Teamsters Cleared in ‘Top Chef’ Extortion Trial

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By Aaron Nicodemus

Four Teamsters members were found not guilty Aug. 15 of charges of extortion stemming from their actions on a picket line outside a taping of Bravo’s “Top Chef” show in 2014.

A jury of nine women and three men announced its decision Aug. 15 in the U.S. District Court for the District of Massachusetts ( U.S. v. Fidler, D. Mass., No. 1:15-cr-10300, jury verdict 8/15/17 ).

The men, John Fidler, Daniel Redmond, Robert Cafarelli, and Michael Ross, are all members of Teamsters Local 25.

The four were accused of trying to force the show to hire union drivers when they threatened violence and blocked vehicles entering the shooting location in Milton, Mass. The men engaged in chest-bumping crew members and shouting lewd, homophobic, and racist threats at cast and crew members, according to the indictment.

Celebrity host Padma Lakshmi testified during the trial that she was “terrified” by the men who picketed the Steel & Rye restaurant during the show’s taping.

Conduct Was Lawful

During the 10-day trial, witnesses said that production assistants drove trucks filled with equipment to various job sites. The Teamsters wanted those driver jobs to be performed by union members and were picketing to change the producers’ minds on the issue, Redmond’s attorney, Oscar Cruz, wrote in a pretrial motion. The producers had informed the union that they had hired all the workers they needed.

“The Teamsters’ purpose was always to organize driving jobs for union members,” Kevin Barron, Ross’ attorney, said in a statement to Bloomberg BNA. “The evidence showed that the Teamsters had no corrupt purpose and that there was, therefore, no crime.”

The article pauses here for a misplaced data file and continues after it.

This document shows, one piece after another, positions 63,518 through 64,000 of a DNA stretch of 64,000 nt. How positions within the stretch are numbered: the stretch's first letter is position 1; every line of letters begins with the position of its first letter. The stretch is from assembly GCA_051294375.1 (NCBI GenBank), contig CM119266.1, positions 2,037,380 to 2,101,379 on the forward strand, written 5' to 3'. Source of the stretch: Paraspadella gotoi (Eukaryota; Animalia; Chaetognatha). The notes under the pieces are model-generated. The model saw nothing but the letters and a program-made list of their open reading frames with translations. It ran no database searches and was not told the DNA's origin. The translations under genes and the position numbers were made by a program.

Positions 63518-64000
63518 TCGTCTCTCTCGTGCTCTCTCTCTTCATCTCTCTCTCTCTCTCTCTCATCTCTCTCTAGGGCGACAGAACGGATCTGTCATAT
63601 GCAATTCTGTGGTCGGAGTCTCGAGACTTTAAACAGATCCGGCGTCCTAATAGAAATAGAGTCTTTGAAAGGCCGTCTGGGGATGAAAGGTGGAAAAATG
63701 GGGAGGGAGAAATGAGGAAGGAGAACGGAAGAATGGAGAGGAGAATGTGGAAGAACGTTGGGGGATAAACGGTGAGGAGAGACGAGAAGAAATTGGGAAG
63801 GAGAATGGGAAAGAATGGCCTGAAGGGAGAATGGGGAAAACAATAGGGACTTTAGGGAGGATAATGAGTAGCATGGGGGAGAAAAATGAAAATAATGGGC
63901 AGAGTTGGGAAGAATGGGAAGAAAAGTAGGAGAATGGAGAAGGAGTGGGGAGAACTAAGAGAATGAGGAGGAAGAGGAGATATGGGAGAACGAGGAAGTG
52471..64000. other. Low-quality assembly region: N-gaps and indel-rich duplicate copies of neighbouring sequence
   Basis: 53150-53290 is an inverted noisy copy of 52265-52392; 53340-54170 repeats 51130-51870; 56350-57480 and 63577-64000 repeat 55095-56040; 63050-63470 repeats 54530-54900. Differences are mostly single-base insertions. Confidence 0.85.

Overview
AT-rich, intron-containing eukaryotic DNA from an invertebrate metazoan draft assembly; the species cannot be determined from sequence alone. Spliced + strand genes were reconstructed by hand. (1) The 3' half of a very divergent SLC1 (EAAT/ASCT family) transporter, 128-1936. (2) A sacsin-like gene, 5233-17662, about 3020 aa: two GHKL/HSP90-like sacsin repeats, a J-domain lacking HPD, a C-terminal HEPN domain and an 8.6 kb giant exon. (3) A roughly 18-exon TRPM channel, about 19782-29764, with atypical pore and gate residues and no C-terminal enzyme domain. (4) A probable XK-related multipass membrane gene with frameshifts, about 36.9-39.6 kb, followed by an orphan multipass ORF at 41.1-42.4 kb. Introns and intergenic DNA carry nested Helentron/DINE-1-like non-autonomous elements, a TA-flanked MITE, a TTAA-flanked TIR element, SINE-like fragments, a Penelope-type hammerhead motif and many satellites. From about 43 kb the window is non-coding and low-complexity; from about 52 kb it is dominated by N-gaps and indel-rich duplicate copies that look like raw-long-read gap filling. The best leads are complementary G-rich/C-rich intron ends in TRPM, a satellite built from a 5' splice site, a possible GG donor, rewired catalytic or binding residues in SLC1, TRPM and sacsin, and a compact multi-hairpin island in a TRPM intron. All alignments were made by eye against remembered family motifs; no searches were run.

Prosecutors argued that the conduct of the union members that day went beyond legally protected picket line activity and crossed the line into extortion and conspiracy under the Hobbs Act. That federal law criminalizes acts interfering with interstate commerce by extortion.

Line Was Crossed, Prosecutor Maintains

Acting U.S. Attorney William Weinreb expressed disappointment in the verdict.

“The government believed, and continues to believe, that the conduct in this case crossed the line and constituted a violation of federal law. The defendants’ conduct was an affront to all of the hard-working and law-abiding members of organized labor,” he wrote in a statement posted on the office’s website.

The men faced up to 20 years in prison under federal sentencing guidelines.

Big and Burly but Not Guilty

The defendants’ conduct did not reach the level of extortion under the Hobbs Act, Paul F. Kelly, a partner at the Boston firm of Segal Roitman LLP, argued in a brief he wrote on behalf of the AFL-CIO. He called the jury’s decision a “victory.”

The crux of the case was what the Teamsters were seeking, he said. In this case, they wanted jobs as drivers, or at least jobs for other union members, he said.

“If you demand payment, or a no-show job, to me that’s the interesting issue in the case,” Kelly told Bloomberg BNA Aug. 15. “I know the optics of the case were bad, these big burly guys saying bad things. But it was also really unfortunate that they were facing 20 years for things that happen on picket lines all the time.”

Steven A. Tolman, president of the Massachusetts AFL-CIO, said the verdict confirms the right to protest under the law.

“I do not condone any behavior that spreads intolerance, violence or hate,” he wrote in an emailed statement. “But the jury understood that the Hobbs Act—a statute meant to apply to robbery and extortion—has no relevance to a picket line.”

To contact the reporter on this story: Aaron Nicodemus in Boston at

To contact the editors responsible for this story: Peggy Aulino at; Terence Hyland at; Chris Opfer at

Copyright © 2017 The Bureau of National Affairs, Inc. All Rights Reserved.

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